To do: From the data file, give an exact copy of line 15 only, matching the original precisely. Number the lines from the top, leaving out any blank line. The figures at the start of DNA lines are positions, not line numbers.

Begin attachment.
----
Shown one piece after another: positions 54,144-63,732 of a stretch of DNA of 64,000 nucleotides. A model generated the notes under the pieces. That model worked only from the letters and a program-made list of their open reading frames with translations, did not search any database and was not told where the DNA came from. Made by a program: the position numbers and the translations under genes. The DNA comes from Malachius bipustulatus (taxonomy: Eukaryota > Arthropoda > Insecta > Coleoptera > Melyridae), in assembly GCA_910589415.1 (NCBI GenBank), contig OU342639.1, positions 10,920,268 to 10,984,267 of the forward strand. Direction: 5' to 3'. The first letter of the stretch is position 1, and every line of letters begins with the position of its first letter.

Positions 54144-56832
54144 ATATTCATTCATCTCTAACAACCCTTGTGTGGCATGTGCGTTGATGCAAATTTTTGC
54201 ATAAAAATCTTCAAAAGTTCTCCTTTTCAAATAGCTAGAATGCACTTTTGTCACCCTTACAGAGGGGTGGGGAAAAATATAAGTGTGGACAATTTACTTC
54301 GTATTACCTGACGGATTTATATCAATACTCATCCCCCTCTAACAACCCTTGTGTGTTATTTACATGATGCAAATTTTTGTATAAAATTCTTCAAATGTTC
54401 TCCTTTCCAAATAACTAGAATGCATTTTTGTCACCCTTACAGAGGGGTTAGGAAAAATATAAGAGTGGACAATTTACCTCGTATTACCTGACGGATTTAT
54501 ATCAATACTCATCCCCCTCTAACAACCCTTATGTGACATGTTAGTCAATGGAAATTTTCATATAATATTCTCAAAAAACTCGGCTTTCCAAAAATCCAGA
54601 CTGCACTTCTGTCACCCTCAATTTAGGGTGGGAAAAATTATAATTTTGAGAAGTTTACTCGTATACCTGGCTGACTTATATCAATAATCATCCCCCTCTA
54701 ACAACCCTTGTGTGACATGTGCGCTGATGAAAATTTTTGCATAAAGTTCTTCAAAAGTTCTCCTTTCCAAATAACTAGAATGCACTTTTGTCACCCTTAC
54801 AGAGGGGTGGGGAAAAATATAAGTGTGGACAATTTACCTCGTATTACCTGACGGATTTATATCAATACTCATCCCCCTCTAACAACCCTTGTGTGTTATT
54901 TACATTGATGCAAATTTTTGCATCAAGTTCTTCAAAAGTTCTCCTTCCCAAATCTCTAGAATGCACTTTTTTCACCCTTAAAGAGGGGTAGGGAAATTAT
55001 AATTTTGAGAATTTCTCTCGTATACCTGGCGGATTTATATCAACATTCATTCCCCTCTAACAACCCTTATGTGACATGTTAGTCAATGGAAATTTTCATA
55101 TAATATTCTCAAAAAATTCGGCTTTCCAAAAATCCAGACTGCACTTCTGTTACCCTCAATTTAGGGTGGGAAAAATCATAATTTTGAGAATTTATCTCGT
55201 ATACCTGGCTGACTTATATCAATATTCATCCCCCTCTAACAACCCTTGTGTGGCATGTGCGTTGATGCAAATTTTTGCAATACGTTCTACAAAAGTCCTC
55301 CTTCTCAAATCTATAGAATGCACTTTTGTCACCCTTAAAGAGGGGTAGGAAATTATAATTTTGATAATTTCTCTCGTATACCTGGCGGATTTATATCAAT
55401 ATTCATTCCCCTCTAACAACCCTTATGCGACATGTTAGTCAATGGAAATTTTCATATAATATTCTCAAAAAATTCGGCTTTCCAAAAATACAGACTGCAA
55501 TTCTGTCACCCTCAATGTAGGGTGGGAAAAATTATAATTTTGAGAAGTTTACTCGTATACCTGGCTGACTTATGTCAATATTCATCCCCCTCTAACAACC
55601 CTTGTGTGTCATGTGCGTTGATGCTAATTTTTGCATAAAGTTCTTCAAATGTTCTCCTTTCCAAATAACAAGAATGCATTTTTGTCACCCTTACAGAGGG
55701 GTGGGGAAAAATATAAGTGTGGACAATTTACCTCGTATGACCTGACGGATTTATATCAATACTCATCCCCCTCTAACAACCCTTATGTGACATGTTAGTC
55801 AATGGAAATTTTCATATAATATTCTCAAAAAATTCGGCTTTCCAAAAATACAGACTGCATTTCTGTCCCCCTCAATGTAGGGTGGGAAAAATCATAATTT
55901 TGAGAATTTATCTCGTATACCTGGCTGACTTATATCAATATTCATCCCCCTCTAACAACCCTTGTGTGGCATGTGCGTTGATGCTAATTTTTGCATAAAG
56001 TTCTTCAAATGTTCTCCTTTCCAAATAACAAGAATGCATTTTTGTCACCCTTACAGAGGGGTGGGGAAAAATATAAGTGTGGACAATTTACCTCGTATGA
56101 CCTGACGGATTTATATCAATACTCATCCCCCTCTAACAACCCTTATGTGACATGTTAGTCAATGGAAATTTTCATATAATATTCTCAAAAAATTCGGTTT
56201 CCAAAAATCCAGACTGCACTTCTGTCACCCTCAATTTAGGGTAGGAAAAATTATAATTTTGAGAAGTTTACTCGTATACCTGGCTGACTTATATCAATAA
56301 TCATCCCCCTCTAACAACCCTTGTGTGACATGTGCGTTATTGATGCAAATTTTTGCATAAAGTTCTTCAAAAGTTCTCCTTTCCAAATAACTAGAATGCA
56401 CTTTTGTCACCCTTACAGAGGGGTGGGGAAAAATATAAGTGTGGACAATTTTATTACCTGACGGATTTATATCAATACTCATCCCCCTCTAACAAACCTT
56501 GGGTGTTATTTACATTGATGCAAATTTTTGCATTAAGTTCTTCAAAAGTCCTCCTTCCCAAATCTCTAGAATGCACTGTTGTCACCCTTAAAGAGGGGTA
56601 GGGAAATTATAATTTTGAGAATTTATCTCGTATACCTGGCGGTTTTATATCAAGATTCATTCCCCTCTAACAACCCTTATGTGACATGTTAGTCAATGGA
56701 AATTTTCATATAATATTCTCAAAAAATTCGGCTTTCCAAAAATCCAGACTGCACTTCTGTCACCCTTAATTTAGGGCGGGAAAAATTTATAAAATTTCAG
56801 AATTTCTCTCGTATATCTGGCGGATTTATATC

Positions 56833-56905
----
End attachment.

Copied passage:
55301 CTTCTCAAATCTATAGAATGCACTTTTGTCACCCTTAAAGAGGGGTAGGAAATTATAATTTTGATAATTTCTCTCGTATACCTGGCGGATTTATATCAAT